This is the fourth post of the series, where I attempt to make a general overview of the subject Russian market. It is impossible within the Blog to describe market in detail; however, I am trying to make some sketches – as we see it through ERVIST PRISM. Information is derived from open sources, it is cross-referenced; I am also providing some useful links.
As I mentioned in my first post of the series, the Russian manufacturers have some good advantages over the foreign ones. The landscape of the Russian security systems market is diversified – traditionally Russian end-users opted for low-cost equipment, but in recent years, the demand is shifting to high-tech solutions that are pricier. As it is everywhere in the world - China, Taiwan, and Korea are the leading suppliers for low-cost hardware. As the requirement for reliability and quality is emerging vendors from Great Britain, Germany, France, Japan, Italy, Israel, Poland, and the United States are in the picture. The following graph shows approximate share of imported hardware.
The biggest foreign players in the market are: Axis Communications, Bosch Security Systems, CBC Group, ComNet Europe, Fujinon, Hikvision, Microdigital Inc, Milestone Systems, Mobotix, Panasonic, Qnap, Samsung, Siemens and Sony.
The government is the main end-user of products and services - over $700 million in 2011. Government agencies and state corporations have almost doubled their expenses: and the share is constantly increasing. The biggest boots are construction for Universiade 2013 in Kazan, Olympic Games, APEC Forum, and Soccer World Cup 2018. As an example, according official sources, the funds allocated for security for the Sochi Olympic Games total $2 billion.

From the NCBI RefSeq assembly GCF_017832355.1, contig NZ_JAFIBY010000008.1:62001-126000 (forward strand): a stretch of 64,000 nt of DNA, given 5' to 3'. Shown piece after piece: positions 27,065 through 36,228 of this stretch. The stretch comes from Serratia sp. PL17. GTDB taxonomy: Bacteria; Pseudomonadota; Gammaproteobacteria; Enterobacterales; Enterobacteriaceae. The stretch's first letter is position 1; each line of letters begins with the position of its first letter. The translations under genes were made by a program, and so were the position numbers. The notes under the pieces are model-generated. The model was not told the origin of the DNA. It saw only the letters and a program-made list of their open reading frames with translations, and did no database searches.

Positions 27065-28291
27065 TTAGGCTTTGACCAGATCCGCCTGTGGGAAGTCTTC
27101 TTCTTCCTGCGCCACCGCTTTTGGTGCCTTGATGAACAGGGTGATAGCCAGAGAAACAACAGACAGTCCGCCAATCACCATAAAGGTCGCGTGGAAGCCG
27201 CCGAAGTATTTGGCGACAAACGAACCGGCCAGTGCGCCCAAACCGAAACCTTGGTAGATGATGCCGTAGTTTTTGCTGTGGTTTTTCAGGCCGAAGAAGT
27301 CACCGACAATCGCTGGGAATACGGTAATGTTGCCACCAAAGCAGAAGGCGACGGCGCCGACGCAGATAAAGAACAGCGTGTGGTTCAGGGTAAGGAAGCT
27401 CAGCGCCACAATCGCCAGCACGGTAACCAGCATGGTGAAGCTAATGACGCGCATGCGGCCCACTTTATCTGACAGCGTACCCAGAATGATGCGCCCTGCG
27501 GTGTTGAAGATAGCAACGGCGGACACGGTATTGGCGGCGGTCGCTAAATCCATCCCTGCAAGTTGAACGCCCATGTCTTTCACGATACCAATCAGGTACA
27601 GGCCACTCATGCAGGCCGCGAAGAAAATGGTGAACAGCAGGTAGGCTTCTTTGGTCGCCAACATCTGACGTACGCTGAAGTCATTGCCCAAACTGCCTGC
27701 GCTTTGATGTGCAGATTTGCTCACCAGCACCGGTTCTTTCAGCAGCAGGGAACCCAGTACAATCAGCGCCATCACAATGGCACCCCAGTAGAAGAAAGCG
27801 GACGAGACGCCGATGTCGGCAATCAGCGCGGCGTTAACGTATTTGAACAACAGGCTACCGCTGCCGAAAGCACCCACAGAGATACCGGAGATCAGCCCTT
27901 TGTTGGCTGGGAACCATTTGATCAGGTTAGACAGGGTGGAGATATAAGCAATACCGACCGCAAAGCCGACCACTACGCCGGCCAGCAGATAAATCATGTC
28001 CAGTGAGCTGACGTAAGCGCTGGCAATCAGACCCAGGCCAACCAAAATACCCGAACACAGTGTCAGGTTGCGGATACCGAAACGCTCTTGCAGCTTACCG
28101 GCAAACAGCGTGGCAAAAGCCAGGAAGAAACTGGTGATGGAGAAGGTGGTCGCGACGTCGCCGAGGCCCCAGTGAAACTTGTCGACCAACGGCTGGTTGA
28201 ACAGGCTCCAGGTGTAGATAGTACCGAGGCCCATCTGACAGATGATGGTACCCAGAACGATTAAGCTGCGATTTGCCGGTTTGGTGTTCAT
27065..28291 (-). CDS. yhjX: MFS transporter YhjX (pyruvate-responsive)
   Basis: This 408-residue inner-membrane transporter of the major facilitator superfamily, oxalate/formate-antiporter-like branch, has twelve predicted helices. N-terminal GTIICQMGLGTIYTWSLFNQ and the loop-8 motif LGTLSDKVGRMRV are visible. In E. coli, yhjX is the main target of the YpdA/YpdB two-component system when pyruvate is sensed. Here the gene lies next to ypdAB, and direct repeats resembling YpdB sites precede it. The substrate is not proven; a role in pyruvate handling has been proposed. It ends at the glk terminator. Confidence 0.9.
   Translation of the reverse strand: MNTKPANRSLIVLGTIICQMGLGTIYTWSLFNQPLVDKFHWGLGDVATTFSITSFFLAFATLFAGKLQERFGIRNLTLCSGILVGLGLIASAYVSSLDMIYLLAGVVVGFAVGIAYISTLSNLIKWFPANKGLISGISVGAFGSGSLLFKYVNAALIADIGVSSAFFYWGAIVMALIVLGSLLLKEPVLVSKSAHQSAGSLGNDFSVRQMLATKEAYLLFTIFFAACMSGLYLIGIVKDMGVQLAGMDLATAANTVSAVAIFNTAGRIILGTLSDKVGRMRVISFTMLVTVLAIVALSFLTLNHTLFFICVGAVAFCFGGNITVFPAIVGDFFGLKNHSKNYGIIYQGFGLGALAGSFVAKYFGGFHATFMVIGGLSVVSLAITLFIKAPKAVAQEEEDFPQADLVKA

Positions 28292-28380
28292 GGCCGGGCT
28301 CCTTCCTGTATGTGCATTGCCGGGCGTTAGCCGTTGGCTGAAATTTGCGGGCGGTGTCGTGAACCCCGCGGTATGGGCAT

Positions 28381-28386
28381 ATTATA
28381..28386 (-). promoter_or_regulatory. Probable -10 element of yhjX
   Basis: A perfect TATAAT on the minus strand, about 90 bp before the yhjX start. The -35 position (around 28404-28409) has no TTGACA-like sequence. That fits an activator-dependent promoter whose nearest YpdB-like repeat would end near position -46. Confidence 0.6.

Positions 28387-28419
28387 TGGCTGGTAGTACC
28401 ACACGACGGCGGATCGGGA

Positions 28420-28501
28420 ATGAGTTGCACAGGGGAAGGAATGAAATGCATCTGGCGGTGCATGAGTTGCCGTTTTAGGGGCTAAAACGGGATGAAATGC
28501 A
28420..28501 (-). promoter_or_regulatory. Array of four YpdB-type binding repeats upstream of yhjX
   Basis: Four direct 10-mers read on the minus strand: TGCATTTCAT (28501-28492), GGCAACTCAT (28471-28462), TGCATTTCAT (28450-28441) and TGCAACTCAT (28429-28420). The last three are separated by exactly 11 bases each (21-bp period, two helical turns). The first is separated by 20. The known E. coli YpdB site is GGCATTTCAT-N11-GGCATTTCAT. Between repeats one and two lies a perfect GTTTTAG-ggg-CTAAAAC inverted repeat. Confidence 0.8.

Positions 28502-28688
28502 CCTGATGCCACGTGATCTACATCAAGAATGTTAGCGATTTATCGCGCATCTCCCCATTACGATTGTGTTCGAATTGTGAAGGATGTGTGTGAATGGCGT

Major Consumers of Safety and Security Products and Services in 2011
At the same time, private entities, mainly in real estate, banking, retail, and oil and gas, are also important buyers and end users of a wide variety of security equipment.
It is a very challenging task to catalog the sellers and distributors in Russia. Some experts claim that are around 300 distribution companies. Catalogue at the authoritative Security Portal www.sec.ru has around 180+ pages with 20 companies on each page. However, many of them are located in the Moscow and St. Petersburg regions. www.brandcenter.ru lists around 2,000 manufacturers of security equipment.
This following, a bit outdated, but still valid, graph shows distribution:
According to Frost & Sullivan, one of the major accelerators of the Russian Security Market is infrastructure growth. “The combined spend on infrastructure totals $626.20 billion and will present security integrators with significant opportunities over the next 15 years.” Experts believe that oil and gas, mass transportation and electricity generation would consume much of security spending. Another challenge for security systems suppliers is the Urban Security (Safe City) development over Russian territory:
- First responder networks (using LTE technology)
- Security of commercial premises
- Security of Government-owned services (hospitals, education facilities, etc.).
Furthermore, in line with the Government policy, there would be substantial requirement for technology and equipment for enhancing of border and maritime security. Upgrade of obsolete physical security with advanced intelligence, surveillance and reconnaissance technologies is planned – that would require a lot of equipment, especially in the field of surveillance and night vision.
This Concludes Part IV – More to follow….